Screenshots are important to anyone who is involved in education. They form the backbone of many step-by-step tutorials and are useful for creating better explanations for students. However, they are useful for other scenarios too. They are great for capturing some design inspiration, saving ideas from the web, or recording bugs to send to developers. This Fall, Microsoft introduced a new screenshot tool for Windows 10. It’s called Snip & Sketch. Here’s how it works. Continue reading Snip & Sketch: The Windows 10 Screenshot Tool
Have you upgraded to Windows 10 yet? Microsoft are offering it as a free upgrade for consumers running Windows 7 or Windows 8.1, but is it really worth it? In a recent article for Hubpages I wrote about 10 Top Tips for Teachers Using Windows 10. Together, I believe that these features are a compelling reason to make that upgrade worthy of your priority list.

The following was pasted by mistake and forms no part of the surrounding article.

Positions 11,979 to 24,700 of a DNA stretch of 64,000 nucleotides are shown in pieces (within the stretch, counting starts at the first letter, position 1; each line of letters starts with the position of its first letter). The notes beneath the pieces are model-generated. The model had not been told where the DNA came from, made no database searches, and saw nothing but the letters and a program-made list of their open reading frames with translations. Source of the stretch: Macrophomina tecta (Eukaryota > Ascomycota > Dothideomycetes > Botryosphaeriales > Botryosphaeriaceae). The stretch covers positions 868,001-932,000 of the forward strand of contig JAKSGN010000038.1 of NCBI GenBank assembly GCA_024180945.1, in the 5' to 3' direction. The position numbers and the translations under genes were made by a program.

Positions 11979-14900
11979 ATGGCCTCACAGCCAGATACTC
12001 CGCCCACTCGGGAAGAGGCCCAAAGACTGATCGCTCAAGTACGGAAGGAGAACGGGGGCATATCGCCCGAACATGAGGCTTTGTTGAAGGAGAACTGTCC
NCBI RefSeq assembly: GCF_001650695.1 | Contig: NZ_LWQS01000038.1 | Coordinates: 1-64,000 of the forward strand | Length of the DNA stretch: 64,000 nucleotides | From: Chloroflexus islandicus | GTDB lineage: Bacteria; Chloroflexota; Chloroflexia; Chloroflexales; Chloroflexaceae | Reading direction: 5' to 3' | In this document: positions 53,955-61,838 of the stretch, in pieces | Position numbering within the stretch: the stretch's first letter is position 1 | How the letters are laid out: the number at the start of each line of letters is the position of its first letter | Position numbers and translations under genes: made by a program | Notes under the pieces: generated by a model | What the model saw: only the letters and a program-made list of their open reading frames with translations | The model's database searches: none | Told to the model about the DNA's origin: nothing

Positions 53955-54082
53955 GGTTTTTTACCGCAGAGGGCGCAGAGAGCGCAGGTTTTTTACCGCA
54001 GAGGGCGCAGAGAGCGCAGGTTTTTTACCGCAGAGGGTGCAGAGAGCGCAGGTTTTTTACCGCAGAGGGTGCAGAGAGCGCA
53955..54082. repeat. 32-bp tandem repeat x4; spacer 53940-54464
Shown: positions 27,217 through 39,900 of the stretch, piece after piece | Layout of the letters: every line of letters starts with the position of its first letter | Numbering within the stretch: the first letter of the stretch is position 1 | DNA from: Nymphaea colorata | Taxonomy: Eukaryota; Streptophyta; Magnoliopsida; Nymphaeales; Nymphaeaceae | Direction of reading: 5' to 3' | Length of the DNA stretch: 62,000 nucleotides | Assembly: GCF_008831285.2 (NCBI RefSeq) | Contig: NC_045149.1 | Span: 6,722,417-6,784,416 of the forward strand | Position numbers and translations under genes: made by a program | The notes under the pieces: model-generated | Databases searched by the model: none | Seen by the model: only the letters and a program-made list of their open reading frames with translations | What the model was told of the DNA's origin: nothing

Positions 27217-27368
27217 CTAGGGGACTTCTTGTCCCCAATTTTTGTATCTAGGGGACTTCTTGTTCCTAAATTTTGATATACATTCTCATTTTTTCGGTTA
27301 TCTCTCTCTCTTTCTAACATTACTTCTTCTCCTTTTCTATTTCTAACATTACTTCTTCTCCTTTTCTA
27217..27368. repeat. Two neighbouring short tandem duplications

Being a brand new operating system, there are obviously a number of new additions that have been added to improve on the functionality of Windows 8.1, but there is a lot that is familiar too. To that end, many pundits are calling Windows 10 the best of Windows 7 and Windows 8.1. The features that I most appreciate, from an educator’s point of view, include:
- Web Notes: Annotate the web with the new Microsoft Edge
- Reading View: A clean, uncluttered view of websites
- Virtual Desktops: A way to group and access your favorite applications
- Continuum: Mobile when you want it, desktop when you need it
- Wireless projection: Freedom to roam the classroom
So, if you are new to Windows 10, or need some tips on how to make the most of it, be sure to check out my 10 Top Tips for Teachers Using Windows 10. You can also check out my companion article, Microsoft Edge: Performance & Style for Students & Educators!
If you’re already using Windows 10, I would love to hear what your favorite features are, and how you are thinking about using it in the classroom. I for one think that it has a lot of potential and believe that it should go a long way to heal some of the wounds that were inflicted by Windows 8.1. What do you think?